Simply avoiding injury, limiting physical contact sports for instance, and setting up the daily environment to avoid cuts, bruises, and trauma may be enough to minimize bleeding episodes in those with mild conditions, and under most circumstances, in those with moderate bleeding tendencies. Someone with severe deficiencies, such as Haemophilia A (factor VIII deficiency), and/or someone who is having an acute bleeding episode will need to have one or more of their coagulation factors replaced. Factor VIII and other individual factors are usually available in a concentrated form that is expensive but effective. Single and multiple factor deficiencies are sometimes treated with transfusions of fresh frozen plasma or plasma concentrates that contain multiple coagulation factors. These concentrates and replacements can be given during a bleeding episode and as a preventative measure before necessary surgeries and dental procedures to control excessive bleeding.

    If the bleeding disorder is due to dysfunctional or deficient platelets, they may also be transfused. If the disorder is due to von Willebrand’s disease or a mild form of Haemophilia A, a drug called desmopressin (DDAVP) may be given to improve clotting temporarily. It causes the release of stored factor VIII and VWF, and may temporarily raise levels high enough and long enough to allow procedures to be performed without transfusions.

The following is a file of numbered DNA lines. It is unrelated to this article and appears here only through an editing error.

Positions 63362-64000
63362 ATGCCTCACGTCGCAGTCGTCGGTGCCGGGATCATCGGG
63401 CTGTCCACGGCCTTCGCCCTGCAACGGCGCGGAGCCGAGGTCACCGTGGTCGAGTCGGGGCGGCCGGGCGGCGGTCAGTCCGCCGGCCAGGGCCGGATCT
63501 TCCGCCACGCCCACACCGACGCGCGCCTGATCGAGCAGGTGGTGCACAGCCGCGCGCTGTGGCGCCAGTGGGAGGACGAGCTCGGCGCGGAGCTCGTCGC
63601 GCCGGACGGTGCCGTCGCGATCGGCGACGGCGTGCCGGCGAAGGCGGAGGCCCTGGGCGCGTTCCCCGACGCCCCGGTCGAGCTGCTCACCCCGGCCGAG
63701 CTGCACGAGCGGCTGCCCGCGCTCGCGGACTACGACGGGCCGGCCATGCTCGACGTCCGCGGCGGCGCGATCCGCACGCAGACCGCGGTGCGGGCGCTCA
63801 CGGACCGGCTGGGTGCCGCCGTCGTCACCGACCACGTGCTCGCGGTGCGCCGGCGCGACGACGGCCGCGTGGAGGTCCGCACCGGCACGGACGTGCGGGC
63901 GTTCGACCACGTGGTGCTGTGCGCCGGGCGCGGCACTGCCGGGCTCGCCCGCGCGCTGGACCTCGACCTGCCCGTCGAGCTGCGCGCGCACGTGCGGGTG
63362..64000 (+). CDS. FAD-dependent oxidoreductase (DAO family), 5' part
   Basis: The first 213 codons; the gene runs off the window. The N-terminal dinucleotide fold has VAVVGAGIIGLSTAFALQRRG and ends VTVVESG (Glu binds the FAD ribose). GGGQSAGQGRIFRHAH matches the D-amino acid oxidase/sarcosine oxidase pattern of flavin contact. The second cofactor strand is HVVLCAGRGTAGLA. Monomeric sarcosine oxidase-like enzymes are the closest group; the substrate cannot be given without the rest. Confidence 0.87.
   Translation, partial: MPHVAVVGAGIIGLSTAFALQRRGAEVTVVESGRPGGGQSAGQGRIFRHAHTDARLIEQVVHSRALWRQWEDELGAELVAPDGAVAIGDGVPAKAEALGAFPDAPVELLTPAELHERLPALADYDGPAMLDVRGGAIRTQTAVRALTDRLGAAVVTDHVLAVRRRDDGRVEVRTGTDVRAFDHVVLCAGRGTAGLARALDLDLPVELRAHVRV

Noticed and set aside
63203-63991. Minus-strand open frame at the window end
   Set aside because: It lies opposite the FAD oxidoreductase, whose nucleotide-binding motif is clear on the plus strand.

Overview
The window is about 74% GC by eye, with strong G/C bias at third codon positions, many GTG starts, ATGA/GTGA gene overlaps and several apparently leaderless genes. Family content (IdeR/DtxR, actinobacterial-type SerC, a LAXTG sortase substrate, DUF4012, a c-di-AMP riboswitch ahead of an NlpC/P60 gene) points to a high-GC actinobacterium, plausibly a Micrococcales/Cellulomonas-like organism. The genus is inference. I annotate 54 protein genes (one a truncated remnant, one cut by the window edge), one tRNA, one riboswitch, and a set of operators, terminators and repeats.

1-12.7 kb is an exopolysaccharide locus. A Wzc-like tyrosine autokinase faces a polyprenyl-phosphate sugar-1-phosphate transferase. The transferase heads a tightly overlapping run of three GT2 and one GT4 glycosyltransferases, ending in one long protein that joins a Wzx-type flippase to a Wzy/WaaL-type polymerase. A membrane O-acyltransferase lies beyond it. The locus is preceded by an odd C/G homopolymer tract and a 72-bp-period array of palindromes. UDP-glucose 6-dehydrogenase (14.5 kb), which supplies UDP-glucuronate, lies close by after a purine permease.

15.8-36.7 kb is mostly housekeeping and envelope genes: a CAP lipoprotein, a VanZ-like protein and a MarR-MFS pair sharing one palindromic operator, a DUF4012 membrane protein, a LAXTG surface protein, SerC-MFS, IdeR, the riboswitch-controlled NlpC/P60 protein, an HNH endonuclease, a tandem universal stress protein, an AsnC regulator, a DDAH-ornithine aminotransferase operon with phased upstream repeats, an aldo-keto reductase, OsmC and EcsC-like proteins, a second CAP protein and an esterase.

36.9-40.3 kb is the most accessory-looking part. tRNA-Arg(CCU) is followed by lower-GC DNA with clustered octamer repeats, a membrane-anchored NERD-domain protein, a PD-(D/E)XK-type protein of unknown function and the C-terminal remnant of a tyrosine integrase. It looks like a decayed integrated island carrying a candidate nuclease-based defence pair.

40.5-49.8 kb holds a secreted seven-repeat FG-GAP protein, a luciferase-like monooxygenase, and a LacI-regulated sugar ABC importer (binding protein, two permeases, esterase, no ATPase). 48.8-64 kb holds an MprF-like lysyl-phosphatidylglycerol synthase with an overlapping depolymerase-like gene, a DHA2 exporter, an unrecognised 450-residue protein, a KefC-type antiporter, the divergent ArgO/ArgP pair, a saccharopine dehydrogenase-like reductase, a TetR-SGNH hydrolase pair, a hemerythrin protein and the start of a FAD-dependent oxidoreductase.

If a bleeding disorder is due to an acquired condition, it may improve or worsen as the underlying condition is resolved or progresses. If, for instance, factor deficiencies are due to a lack of Vitamin K, they may return to normal with vitamin supplementation. If they are due to liver disease or to a cancer, they will likely follow the course of the disease. If a bleeding disorder is due to or exacerbated by the development of factor antibodies, such as antibodies to factors VIII or IX, alternative factor replacements may need to be given, and/or patients may need to take corticosteroids or other immune-suppressive drugs to reduce their antibody levels.

    With an acute condition, such as DIC, immediate treatment may be crucial and complicated. Since DIC involves both clotting and bleeding throughout the body, treatment may involve platelet and clotting factor transfusions as well as heparin or other anticoagulant therapy.